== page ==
You could also call this How Government Solved the Health Care Crisis, Part II; Part I being Roderick’s excellent article from 1993, on the government’s deliberate obstruction of mutual aid societies (in order to raise medical costs), and the havoc that it’s wreaked on the medical insurance system ever since.
As a follow-up in a similar vein, here’s an interesting bit I stumbled across in Robert Whitaker’s Mad in America (2002); the topic came up in the course of explaining how neuroleptics, and thorazine in particular — first marketed as
chemical lobotomies, later repackaged as
antipsychotics — took American psychiatry by storm during the 1950s. An essential part of the process was the destruction of private, independent oversight over the therapeutic value of drugs — a medical watchdog system that worked, until government
After World War II, global leadership in drug development began to shift from Germany to the United States, and it did so because the financial opportunities in the United States were so much greater. Drug manufacturers in the United States could get FDA approval for their new medications with relative ease, since at that time they did not have to prove that their drugs were effective, only that they weren’t too toxic. They could also charge much higher prices for their drugs in the United States than in other countries because of strong patent-protection laws that limited competition. Finally, they could count on the support of the influential American Medical Association, which, as a result of a new law, had begun cozying up to the pharmaceutical industry.
Prior to 1951, the AMA had acted as a watchdog of the drug industry. In the absence of government regulations requiring pharmaceutical companies to prove that their medications had therepeutic merit, the AMA, for nearly fifty years, had assumed the responsibility of distinguishing good drugs from the bad. It had its own drug-testing laboratory, with drugs deemed worthwhile given the AMA seal of approval. Each year it published a book listing the medications it found useful. Drug companies were not even allowed to advertise in the Journal of the American Medical Association unless their products had been found worthy of the AMA seal. At that time, however, patients could obtain most drugs without a doctor’s prescription. Drug companies primarily sold their goods directly to the public or through pharmacists. Physicians were not, in essence, drug vendors. But in 1951, Minnesota senator Hubert Humphrey cosponsored a bill, which became the Durham-Humphrey Amendment to the Federal Food, Drug, and Cosmetics Act of 1938, that greatly expanded the list of medications that could be obtained only with a doctor’s prescription. While the amendment was designed to protect the public by allowing only the safest of drugs to be sold over the counter, it also provided doctors with a much more privileged status within society. The selling of nearly all potent medications now ran directly through them. As a result, drug companies began showering them, and their professional organizations, with their marketing dollars, and that flow of money changed the AMA almost overnight.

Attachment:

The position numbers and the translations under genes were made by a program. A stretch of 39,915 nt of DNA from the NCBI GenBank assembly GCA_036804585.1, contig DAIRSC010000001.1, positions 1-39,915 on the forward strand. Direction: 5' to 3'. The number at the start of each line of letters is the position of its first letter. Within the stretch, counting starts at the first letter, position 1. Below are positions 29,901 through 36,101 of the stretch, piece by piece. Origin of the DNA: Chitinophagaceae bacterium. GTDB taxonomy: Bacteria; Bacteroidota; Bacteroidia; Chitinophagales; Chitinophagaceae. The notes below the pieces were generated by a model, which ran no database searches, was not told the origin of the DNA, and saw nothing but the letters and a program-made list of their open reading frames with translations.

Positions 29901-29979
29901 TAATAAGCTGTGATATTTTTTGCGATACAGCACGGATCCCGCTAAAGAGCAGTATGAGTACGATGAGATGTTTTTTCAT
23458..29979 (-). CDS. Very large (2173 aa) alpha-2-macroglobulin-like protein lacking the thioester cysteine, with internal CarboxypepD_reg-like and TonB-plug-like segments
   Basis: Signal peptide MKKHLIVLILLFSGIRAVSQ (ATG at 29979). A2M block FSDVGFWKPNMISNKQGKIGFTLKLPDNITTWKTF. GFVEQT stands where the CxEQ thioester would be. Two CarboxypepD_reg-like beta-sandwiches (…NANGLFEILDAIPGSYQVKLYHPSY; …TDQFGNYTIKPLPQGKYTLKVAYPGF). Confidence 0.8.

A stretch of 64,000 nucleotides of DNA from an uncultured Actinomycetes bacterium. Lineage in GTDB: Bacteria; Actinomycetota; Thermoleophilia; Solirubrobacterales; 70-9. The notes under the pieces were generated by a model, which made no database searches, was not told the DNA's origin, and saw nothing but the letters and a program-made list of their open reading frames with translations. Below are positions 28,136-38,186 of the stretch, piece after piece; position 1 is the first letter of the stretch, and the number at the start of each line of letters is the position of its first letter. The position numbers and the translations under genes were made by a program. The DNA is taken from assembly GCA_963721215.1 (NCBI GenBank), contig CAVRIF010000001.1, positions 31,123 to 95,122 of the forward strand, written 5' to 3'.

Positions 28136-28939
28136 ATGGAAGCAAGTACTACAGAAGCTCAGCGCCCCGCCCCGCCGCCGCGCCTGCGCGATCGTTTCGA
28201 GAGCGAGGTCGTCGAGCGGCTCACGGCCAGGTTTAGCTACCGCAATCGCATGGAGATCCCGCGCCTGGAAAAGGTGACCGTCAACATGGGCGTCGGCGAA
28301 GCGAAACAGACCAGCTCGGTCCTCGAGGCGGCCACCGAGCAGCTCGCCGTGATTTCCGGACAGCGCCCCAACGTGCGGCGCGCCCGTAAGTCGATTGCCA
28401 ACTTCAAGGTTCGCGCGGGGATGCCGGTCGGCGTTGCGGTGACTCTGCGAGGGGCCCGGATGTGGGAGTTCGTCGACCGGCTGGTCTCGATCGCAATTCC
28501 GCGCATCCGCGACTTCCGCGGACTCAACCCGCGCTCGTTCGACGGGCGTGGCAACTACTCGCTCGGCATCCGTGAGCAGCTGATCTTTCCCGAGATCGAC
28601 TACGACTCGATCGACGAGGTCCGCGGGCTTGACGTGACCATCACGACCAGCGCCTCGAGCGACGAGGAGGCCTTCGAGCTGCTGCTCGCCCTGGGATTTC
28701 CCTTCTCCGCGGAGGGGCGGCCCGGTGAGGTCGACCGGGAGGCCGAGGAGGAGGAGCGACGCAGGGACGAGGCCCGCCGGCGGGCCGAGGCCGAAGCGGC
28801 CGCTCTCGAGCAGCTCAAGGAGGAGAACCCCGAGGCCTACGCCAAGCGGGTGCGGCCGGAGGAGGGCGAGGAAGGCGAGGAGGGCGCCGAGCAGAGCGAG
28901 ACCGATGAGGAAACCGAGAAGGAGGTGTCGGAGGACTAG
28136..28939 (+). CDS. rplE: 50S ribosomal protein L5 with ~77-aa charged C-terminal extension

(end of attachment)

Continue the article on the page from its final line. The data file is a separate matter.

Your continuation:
In 1950, the AMA received $5 million from member dues and journal subscriptions but only $2.6 million from drug-company advertisements in its journals. A decade later, its revenue from dues and subscriptions was still about the same ($6 million), but the money received from drug companies had leaped to $10 million—$8 million from journal advertisements and another $2 million from the sale of mailing lists. As this change occurred, the AMA dropped its critical stance toward the industry. It stopped publishing its book on useful drugs, abandoned its seal-of-approval program, and eliminated its requirement that pharmaceutical companies provide proof of their advertising claims. In 1961, the AMA even opposed a proposal by Tennessee senator Estes Kefauver to require drugmakers to prove to the Food and Drug Administration (FDA) that their new drugs were effective. As one frustrated physician told Kefauver, the AMA had become asissyto the industry.
—Robert Whitaker, Mad in America (2002), pp.148–149
State Leftists who write on the medical industry routinely — rightly — talk up the corrupting effects that drug industry money and favors have had on the practice of medicine. But what they need to realize is that this is not some kind of disease endemic to a free market in medicine, or caused by the inevitable contamination from filthy lucre. Until 1951, there was no problem with drug companies bribing doctors to serve as drug-pushers; physicians’ organizations served as a system of voluntary, independent oversight on the claims of the drug industry — until, that is, the government shoved its way in to
fix the problem of overhyped medication. What we found out is what we should have known all along: cartelization corrupts, and absolute cartelization corrupts absolutely.